**Tentative Design Procedure:**The data from the previous figure was replotted with the inclusion of

the base material "Fitted" Neuber Product reference curve and the same reference curve

with Yaxis terms divided by a factor 3; which amounts to a Kt=3 effect.

(Click image to enlarge)

Figure: Neuber plot of all found aluminum weld data along with un-notched

AA_6061 base material data and the Fitted base and Kt=3 tentative design curves.Note that the "enlarged" version of the above figure shows the data after

removal of any load control test points that appear to have nominal plasticity.

**Tentative Aluminum Weld Life Calculator:**With the assumption that the Leever method described above is suitable

for aluminum weldment fatigue life representations, one can create the

proposed Calculator

It consists of the Fitted base metal calculator with the setting

of the elastic magnification factor to a value of**3**to reflect

a Kt=3. This magnification can be changed at the discretion of the user.

**Summary:**- It appears that the Leever method can be applied to fatigue life

calculations for aluminum weldments. With base material curve for a

merged file of AA_6061 files and a stress concentration factor of**Kt=3**most of the

existing sample test results are encompassed. The exception of Sanders'

AA_3003F data set remains a question for further study.

- The data provided by Köbler used strain gages close to the fusion weld

toe and appears to be closer to the base material curve. It is not

clear, however, if this closer proximity is due to the use of gages

or because of a higher strength material effect. It would be useful for

FD+E members to perhaps try the strain gage method with Köbler type

specimens on one of the lower strength materials, such as AA_3003 perhaps.

- Constant amplitude cast 319 aluminum fatigue life test data falls into the

same band of life results as the welded aluminum tests.

- The IIW1823-7 curve appears to also be a good lower bound for much of

the welded results, but is perhaps too low at longer life for the

constant amplitude weld sample tests. A part of this effect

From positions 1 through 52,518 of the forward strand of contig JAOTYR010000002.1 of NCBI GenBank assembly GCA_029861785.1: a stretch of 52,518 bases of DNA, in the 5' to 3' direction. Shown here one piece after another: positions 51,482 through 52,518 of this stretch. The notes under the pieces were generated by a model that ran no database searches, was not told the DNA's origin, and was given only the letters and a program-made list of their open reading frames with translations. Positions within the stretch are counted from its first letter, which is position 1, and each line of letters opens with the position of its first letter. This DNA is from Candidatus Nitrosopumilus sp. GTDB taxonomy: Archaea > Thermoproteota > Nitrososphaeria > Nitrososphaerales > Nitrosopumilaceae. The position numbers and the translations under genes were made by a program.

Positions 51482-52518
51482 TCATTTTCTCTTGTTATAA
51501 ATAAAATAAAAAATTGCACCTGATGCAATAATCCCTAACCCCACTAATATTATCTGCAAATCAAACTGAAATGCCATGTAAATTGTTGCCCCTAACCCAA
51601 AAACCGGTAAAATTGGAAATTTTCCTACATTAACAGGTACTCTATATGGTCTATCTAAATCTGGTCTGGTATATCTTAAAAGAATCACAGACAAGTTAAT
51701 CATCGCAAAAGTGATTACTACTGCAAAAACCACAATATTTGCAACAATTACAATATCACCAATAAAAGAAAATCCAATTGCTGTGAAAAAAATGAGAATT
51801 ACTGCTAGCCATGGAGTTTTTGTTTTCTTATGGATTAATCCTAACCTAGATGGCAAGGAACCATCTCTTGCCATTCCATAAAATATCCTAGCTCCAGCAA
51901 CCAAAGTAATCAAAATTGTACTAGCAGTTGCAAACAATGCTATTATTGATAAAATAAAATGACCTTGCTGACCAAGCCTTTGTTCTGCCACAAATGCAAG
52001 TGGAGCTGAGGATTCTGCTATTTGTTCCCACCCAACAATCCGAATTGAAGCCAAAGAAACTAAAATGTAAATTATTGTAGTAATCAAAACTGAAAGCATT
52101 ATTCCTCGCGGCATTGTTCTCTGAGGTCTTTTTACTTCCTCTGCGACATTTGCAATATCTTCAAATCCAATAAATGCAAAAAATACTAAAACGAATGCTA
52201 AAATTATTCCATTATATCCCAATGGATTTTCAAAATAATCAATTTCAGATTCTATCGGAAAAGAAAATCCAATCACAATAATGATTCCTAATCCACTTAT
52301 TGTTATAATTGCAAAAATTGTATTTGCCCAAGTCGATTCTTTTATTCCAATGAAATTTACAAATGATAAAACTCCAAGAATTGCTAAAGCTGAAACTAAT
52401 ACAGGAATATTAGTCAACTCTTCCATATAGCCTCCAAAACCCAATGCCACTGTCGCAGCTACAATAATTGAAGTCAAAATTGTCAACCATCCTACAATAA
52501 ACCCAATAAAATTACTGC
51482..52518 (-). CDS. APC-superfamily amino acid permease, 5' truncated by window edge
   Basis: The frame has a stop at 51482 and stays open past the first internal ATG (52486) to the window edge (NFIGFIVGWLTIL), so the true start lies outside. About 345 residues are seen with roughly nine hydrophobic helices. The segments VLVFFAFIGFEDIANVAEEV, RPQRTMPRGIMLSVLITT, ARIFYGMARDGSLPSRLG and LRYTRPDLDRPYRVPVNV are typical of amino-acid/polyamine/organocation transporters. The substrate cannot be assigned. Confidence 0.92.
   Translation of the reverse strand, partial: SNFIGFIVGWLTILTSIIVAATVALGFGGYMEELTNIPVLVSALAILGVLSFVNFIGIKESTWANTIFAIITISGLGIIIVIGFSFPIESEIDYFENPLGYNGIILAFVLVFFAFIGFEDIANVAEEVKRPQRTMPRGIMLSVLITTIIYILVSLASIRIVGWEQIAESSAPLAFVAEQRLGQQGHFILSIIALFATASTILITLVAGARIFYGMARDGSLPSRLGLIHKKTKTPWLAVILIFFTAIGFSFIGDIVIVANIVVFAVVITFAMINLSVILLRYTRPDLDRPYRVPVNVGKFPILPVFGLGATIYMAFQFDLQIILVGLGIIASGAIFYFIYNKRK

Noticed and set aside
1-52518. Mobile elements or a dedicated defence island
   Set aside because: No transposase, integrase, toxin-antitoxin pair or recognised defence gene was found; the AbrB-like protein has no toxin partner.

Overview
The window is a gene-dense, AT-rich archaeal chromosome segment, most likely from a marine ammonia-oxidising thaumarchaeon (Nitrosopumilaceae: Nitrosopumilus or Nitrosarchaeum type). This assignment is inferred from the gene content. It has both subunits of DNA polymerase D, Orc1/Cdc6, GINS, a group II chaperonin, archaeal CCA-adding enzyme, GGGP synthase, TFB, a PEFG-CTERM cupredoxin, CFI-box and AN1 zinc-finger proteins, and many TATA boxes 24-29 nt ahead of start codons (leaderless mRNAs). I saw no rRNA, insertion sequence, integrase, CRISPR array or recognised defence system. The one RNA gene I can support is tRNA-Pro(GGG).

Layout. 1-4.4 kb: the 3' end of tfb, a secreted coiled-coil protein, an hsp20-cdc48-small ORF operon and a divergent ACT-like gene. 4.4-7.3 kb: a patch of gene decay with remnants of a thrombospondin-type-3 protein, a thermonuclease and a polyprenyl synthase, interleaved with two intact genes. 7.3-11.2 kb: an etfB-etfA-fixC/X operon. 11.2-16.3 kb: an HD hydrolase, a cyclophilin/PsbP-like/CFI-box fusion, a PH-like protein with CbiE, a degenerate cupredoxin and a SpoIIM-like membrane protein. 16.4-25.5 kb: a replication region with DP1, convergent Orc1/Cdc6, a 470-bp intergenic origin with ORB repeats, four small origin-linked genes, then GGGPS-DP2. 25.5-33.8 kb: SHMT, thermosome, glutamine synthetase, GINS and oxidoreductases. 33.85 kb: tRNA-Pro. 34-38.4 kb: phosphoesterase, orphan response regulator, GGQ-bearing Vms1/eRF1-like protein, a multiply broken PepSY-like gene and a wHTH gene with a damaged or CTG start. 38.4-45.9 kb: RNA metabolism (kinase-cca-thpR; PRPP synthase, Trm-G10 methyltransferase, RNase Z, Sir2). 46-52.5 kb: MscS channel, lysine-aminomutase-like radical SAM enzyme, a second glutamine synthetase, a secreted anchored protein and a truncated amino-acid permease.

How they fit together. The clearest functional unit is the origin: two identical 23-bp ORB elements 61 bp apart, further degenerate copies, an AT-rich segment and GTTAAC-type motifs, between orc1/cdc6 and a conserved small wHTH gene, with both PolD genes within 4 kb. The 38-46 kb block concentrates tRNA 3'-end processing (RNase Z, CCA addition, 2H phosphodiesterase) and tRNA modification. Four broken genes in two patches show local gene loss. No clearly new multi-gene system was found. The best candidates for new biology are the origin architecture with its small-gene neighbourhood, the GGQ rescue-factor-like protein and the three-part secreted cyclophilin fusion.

is attributed to test results with mixtures of small and

large cycles, which in other literature has been termed "periodic

overload effect." It appears that there is a correlation between the

cast 319 aluminum periodic overstrain curve and the IIW1823-7 design curve.

- Some confirmation tests using variable amplitude histories are also

necessary to determine the validity of this approach to service load

fatigue design.

- It appears that the Leever method can be applied to fatigue life

http://sourceforge.net/projects/digitizer/ "engauge" works fairly well. Suggestion: Only digitize one "curve" at a time. Then restart the program for the next curve.

- W. Schuetz and K.Winkler, "Betriebsfestigkeit geschweisster Schiffsaufbauten
aus AlMg4,5Mn," (Fatigue strength of welded AlMg4.5Mn ship structures)
Schiff und Hafen, v.21, N.9, Sept. 1969, pp.804-813.

- W. Sanders, "Fatigue Behavior of Aluminum Alloy Weldments,"
*Fatigue of Aluminum*Weld Res. Council Bulletin 171, 1972, pp.1-30.

- H.G. Köbler, "Beurteilung der Schwingfestigkeit von Schweissverbindungen
aus AlZnMg1 auf dem Weg einer Oertlichen Dehnungsmessung (Teil 2),
Aluminium, V.50, N.7, 1974, pp.445-449.

- W. Schuetz, "Zur Dimensionierung schwingbeanspruchter Aluminium-Schweissverbindungen,"
(On dimensioning welded aluminum joints subjected to cyclic loading)
ZEV-Glas. Ann. 100, Nr.2/3 Feb/Mar, 1976, pp.41-45.

- D. Kosteas, I.Kirou, W.W.Sanders, "Fatigue Behaviour of Aluminum Alloy
Weldments," Parts 1,2,3,4, Iowa State Univ. Rpes ISU-ERI-Ames-87028, Aug. 1986.

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welded plate T-joints based on the local stress-strain approach,"
Int.J.Fatigue V.11 N.3, 1989, pp.153-159.

- NRIM Fatigue Data Sheet No.64, "Data Sheeets on Fatigue Properties for Butt
Welded Joints of A5083P-O (Al-4.5Mg-0.6Mn) Aluminium Alloy Plates,"
Nat.Res.Inst.for Metals, Tokyo, 1990.

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of Welded Components: Fatigue Test Data fro Steel Plate Thicknesses up to 10mm,"
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- J.L. Fayard, A.Bignonnet, K.Dang Van, "Fatigue Design Criterion for Welded
Structures," Fat.Frac.Eng.Mat.Struc., V.19 N.6, 1996, pp.723-729.

- F.V. Lawrence, S.D.Dimitrakis, W.H.Munse, "The Variables Influencing the Fatigue Behavior of Structural Weldments," Submitted to ASM for inclusion in a Handbook. Jan. 1996. FCP Rep. No. 173/ UILU ENG-96-4001.
- M. Fermer, M.Andreasson and B.Frodin, "Fatigue Life Prediction of MAG-
Welded Thin-Sheet Structures," SAE Paper 982311, SAE-P331, 1998.

- M. Backstrom and G.Marquis, "A review of multiaxial fatigue of weldments:
experimental results, design code and critical plane approaches,"
Fat.Frac.Eng.Matl.Struc., V24, 2001, pp.279-291.

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method for structural stresses at welded joints," Int.J.Fatigue, v25 2003, pp.359-369.

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structures," Int.J.Fat. V25, 2003, pp.1359-1378.

- D. Kosteas and C.Radlbeck, "Static and Faigue Design of Aluminium Structures
according to the new Eurocode 9," June 2004.

- BS7910:2005 British Standard for Welded Structures

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- P. Darcis, T.Lassen and N.Recho, "Fatigue Behavior of Welded Joints Part 2:
Physical Modeling of the Fatigue Process," Welding Journal, Jan.2006, p.19s-26s.

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Fatigue of Weldments," Proc. of NAFEMS Vancouver, May22-25, 2007.

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*Behavior and Design of Aluminum Structures*, McGraw Hill, 1972. - R.C.Leever, "Application of Life Prediction Methods to As-Welded Steel Structures," ASME Int. Conf. on Advances in Life Prediction Methods, The Matls. Conf, Albany, NY, Apr. 18-20, 1983. Lib. of Congress 83-70330.